Global investment firm KKR & Co. (NYSE: KKR) recently closed a $2 billion real estate fund that will be used to purchase value-add or opportunistic properties, including senior housing.
The new fund has already spent or committed approximately $250 million of the capital raised, and a portion of that $250 million is going toward senior housing, Billy Butcher, KKR’s co-head of real estate acquisitions in the Americas, told Senior Housing News.
“In that figure there is a [senior housing] investment that we currently have under contract that we’d be looking to close soon,” Butcher explained.
It remains to be seen exactly how much of the remaining $1.75 billion will be put toward seniors housing, though KKR sees itself as a potential senior living game-changer in more ways than one.
KKR is not a new player in the senior housing investment realm.
“Senior housing has been part of our investment strategy since we started our real estate business in 2011,” Butcher explained. The property type, for instance, was a “meaningful part” of KKR’s first real estate fund, which, among other things, helped to take McLean, Virginia-based Sunrise Senior Living private in 2013.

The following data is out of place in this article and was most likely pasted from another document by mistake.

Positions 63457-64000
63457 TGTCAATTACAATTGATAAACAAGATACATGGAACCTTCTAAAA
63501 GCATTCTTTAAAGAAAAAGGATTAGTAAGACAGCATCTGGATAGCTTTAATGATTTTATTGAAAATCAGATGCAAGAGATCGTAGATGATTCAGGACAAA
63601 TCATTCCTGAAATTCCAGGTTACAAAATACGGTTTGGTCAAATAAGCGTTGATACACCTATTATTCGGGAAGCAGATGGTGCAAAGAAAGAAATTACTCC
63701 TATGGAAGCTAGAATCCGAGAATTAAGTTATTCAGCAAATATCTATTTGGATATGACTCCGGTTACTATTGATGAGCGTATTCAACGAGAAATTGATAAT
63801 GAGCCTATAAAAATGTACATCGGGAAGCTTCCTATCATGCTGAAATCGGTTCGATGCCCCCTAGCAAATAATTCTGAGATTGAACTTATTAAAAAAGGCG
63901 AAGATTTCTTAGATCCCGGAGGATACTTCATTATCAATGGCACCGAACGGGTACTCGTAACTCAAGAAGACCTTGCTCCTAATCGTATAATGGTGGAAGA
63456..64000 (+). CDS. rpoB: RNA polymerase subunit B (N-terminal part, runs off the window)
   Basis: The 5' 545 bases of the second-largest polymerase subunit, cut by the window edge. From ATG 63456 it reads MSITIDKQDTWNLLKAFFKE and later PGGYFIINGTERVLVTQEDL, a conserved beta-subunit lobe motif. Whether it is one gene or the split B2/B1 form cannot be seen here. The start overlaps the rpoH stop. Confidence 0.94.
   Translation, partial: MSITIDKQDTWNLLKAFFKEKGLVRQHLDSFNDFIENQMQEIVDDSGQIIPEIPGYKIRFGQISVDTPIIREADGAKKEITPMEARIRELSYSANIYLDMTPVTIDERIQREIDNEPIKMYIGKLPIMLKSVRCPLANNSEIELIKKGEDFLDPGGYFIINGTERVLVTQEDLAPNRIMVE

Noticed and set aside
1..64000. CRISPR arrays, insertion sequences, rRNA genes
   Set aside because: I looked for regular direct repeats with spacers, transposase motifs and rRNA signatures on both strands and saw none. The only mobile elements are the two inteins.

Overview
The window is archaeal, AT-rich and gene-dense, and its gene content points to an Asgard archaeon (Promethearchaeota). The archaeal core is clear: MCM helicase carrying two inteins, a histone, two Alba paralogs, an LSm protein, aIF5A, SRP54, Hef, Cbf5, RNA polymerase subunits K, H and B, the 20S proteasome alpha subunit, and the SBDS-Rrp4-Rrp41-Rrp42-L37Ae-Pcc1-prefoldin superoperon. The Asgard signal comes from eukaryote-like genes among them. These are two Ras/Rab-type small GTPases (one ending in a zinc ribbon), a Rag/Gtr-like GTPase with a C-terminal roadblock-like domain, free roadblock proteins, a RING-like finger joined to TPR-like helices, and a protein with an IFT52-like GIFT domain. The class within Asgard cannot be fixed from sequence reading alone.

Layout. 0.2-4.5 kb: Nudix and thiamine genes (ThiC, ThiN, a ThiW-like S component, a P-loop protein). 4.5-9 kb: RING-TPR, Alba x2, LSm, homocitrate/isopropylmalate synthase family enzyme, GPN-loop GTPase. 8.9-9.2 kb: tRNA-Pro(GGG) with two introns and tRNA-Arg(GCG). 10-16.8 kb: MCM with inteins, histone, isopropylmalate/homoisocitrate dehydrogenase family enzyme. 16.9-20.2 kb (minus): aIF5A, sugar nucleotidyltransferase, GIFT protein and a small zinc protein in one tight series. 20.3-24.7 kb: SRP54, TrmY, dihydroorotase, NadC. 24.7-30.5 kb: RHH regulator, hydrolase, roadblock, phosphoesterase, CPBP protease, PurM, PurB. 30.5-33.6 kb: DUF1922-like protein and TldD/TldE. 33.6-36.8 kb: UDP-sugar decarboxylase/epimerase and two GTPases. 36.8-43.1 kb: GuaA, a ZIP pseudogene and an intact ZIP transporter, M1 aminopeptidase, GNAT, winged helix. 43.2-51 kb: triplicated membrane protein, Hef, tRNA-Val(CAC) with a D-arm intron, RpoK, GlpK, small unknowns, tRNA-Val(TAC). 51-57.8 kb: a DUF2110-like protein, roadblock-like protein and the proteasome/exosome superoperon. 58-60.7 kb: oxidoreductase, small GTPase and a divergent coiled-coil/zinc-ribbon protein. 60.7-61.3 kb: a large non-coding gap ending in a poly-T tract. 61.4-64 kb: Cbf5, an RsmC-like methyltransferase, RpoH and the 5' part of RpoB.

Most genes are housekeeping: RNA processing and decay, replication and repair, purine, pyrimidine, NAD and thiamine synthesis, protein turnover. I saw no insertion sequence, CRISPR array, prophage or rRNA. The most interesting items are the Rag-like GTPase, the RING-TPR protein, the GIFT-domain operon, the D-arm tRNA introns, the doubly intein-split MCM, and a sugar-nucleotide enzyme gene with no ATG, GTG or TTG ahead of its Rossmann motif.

Despite selling its Sunrise stake in 2014, KKR certainly envisions a future for itself in the senior housing space.
“What we’ve liked about the sector and what we continue to like is that it’s an operationally-intensive sector,” Butcher said. KKR sees value in identifying senior housing assets that are managed inefficiently, purchasing them, and then replacing the existing operator with a trusted partner to drive occupancy growth.
After all, in senior housing, a community’s success is “heavily dependent on getting the right team in place,” Butcher explained.
“That’s what drew us to the sector,” he said. “That’s why we’ve continued to be an active investor.”
In the past, KKR has worked with large operators like Sunrise, as well as smaller, more regional providers that have impressed the investment firm. It’s possible that KKR will tap trusted contacts to replace underperforming operators, Butcher suggested.
KKR is also open to recapitalizing senior housing communities with higher occupancies and keeping existing, well-performing operators in place, he said.
When it comes to which senior housing properties will be targeted by KKR, the firm may cast a wide net. In fact, it’s not limiting its investments to specific regions, care types or operators.
“No restrictions,” Butcher said.
At the same time, KKR plans to leave a lasting mark on the senior housing industry in other ways.
“We do think there is quite a bit of opportunity for innovation in the sector, and to make it a much more compelling offering versus the alternative of staying at home,” Butcher said. “We’re hoping to really bring to bear all of the resources of the firm… [to make that happen].”
Written by Mary Kate Nelson